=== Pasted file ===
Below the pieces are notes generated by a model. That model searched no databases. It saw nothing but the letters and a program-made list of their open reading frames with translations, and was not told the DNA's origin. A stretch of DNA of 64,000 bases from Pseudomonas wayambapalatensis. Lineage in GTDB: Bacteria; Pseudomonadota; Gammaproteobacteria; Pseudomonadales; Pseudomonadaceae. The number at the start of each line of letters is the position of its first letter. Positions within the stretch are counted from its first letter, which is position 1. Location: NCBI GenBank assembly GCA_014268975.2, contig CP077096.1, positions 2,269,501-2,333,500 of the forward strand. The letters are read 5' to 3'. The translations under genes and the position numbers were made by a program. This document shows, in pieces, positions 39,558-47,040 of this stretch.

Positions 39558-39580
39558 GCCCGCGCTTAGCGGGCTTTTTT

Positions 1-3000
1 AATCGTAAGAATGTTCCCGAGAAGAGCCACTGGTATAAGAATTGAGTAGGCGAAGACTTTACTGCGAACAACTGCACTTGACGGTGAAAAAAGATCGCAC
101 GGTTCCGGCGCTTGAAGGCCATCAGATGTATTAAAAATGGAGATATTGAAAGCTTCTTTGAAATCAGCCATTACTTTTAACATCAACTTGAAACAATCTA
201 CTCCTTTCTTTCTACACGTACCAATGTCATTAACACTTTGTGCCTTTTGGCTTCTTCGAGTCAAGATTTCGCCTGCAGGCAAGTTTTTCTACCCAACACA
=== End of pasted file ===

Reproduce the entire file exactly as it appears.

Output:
Below the pieces are notes generated by a model. That model searched no databases. It saw nothing but the letters and a program-made list of their open reading frames with translations, and was not told the DNA's origin. A stretch of DNA of 64,000 bases from Pseudomonas wayambapalatensis. Lineage in GTDB: Bacteria; Pseudomonadota; Gammaproteobacteria; Pseudomonadales; Pseudomonadaceae. The number at the start of each line of letters is the position of its first letter. Positions within the stretch are counted from its first letter, which is position 1. Location: NCBI GenBank assembly GCA_014268975.2, contig CP077096.1, positions 2,269,501-2,333,500 of the forward strand. The letters are read 5' to 3'. The translations under genes and the position numbers were made by a program. This document shows, in pieces, positions 39,558-47,040 of this stretch.

Positions 39558-39580
39558 GCCCGCGCTTAGCGGGCTTTTTT

Positions 1-3000
1 AATCGTAAGAATGTTCCCGAGAAGAGCCACTGGTATAAGAATTGAGTAGGCGAAGACTTTACTGCGAACAACTGCACTTGACGGTGAAAAAAGATCGCAC
101 GGTTCCGGCGCTTGAAGGCCATCAGATGTATTAAAAATGGAGATATTGAAAGCTTCTTTGAAATCAGCCATTACTTTTAACATCAACTTGAAACAATCTA
201 CTCCTTTCTTTCTACACGTACCAATGTCATTAACACTTTGTGCCTTTTGGCTTCTTCGAGTCAAGATTTCGCCTGCAGGCAAGTTTTTCTACCCAACACA